Why Dental Implants in Carrollton are the Modern Choice for Tooth Restoration

March 23, 2019

types of dental implants

Tooth restoration options have been around for as long as human beings have walked the earth. Some of the older forms of treatment include crowns, traditional bridgework, and adhesive dentures. But, while each of these approaches has its benefits, none of them can match dental implants in Carrollton for resilience, practicality, and peace of mind. Let’s look at why this is the case.


Implants vs. Crowns

Crowns are a good option in many cases. They can protect a distressed tooth from further damage and enhance the patient’s smile. However, they require the base of the tooth to be strong enough to support the restoration. Also, crowns can sometimes allow infection to enter the roots of the tooth and cause further problems. Implants are free of these limitations.

Implants vs. Traditional Bridgework

A traditional bridge is used to span the gap left by a missing tooth, recreating its appearance and functionality. While this is a good option for many patients, it requires healthy teeth on either side of the space to support the appliance. Also, as with crowns, infection can sometimes find its way into the supporting teeth, weakening the bridge.

An implant-supported bridge is a good alternative to traditional bridgework. It’s impervious to cavity-causing bacteria and enjoys added structural integrity. This gives the patient greater assurance and helps the restoration itself to last longer, often as long as a lifetime.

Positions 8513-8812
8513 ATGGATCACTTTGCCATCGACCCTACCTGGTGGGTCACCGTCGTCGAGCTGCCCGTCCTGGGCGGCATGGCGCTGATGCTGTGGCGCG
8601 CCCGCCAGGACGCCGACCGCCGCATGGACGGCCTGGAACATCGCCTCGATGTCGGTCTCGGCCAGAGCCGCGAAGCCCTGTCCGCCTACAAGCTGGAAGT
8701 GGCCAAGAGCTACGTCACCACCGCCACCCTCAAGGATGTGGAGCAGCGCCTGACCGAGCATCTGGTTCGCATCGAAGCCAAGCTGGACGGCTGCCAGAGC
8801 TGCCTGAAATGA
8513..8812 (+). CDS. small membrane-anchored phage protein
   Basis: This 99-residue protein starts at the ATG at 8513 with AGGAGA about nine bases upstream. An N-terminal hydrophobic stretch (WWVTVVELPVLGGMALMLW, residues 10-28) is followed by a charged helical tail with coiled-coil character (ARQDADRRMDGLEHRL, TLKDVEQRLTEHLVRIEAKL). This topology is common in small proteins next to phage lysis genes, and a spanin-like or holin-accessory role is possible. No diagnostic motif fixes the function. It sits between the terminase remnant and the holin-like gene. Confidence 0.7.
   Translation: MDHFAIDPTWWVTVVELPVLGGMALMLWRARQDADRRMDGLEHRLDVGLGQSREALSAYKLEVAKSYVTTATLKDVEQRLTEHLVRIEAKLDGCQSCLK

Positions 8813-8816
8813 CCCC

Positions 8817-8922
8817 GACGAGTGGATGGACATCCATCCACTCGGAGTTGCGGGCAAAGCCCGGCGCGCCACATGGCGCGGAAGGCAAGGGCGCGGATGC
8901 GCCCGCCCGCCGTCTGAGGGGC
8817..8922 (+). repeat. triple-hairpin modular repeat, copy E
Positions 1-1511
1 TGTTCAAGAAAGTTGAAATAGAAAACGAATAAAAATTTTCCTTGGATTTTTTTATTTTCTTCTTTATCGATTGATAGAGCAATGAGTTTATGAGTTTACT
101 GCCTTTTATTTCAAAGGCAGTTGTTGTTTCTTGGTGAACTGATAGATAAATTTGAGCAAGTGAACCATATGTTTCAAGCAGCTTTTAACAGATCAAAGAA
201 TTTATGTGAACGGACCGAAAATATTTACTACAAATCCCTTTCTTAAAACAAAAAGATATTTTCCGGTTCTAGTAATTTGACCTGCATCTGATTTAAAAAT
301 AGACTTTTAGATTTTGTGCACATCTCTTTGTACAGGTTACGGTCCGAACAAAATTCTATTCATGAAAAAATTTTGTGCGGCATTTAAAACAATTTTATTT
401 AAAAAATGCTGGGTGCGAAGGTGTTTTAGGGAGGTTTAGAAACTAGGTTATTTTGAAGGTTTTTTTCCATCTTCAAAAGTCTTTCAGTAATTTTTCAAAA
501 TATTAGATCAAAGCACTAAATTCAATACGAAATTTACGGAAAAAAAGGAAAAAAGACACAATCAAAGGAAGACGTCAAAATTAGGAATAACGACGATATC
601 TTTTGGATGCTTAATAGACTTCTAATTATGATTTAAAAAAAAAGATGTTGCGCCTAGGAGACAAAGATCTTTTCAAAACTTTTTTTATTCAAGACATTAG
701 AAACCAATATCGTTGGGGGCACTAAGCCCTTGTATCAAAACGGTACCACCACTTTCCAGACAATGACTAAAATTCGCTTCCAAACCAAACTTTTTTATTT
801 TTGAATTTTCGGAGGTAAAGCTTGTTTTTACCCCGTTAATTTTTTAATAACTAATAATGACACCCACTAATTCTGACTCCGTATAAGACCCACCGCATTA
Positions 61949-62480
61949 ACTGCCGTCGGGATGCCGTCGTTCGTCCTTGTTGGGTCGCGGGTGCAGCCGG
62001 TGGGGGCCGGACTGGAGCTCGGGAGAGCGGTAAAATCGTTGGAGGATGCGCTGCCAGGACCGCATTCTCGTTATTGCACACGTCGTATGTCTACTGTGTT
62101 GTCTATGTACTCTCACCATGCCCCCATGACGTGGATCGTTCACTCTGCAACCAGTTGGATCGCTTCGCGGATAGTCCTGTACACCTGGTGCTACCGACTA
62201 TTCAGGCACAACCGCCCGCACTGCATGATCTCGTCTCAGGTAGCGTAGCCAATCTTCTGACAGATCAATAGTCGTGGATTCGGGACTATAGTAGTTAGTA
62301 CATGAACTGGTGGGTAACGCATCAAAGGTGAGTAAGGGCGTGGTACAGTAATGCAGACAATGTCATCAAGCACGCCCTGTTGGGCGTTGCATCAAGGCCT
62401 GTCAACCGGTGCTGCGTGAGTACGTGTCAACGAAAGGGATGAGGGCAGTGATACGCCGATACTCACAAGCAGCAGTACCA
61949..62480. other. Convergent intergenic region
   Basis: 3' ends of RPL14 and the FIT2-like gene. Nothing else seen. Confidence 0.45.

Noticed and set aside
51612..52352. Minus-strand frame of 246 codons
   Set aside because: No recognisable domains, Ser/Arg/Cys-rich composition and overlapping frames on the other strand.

Implants vs. Adhesive Dentures

Sometimes the degree of tooth loss suffered by the patient requires a more extensive restorative approach. This is where adhesive dentures enter the picture. Time-tested and affordable, they have helped millions of people to live better lives. They still do.

Unfortunately, adhesive dentures suffer from several disadvantages that limit their ability to help patients. These drawbacks include:

  • Bone resorption: your jawbone requires nerve stimulation from either natural teeth or dental implants. When it fails to receive this important feedback, the consequences for the patient can include bone loss.
  • Relining or replacing: it’s common for denture wearers to notice differences in the shape of their face and jaw, primarily due to the bone resorption problem noted above. When this happens, correcting the issue may require relining the denture or replacing it altogether, sometimes every few years.
  • Lifestyle restrictions: one of the chief purposes of smile restoration is to improve the patient’s quality of life. Adhesive dentures can often work against this objective, by forcing the wearer to give up certain foods or restrict favorite activities. Some patients live in fear of the product coming loose at the worst imaginable time.

Dental implants were created to avoid these drawbacks. They use the strength on the jawbone itself, not messy pastes or creams. They provide the jaw with the stimulation it needs to prevent resorption. Perhaps best of all, they empower the patient to enjoy his or her favorite activities and eat a normal, well-rounded diet.

Life is too precious to go through it with missing teeth. Talk to your dentist about implants and other restoration options during your upcoming appointment. You’ll seen be enjoying a better smile.

About the Author

Fort Worth native Dr. Marc Dandois has been practicing dentistry for over 30 years. He’s a skilled implant and restorative dentist. You can reach his office online or by calling (972) 394-7007.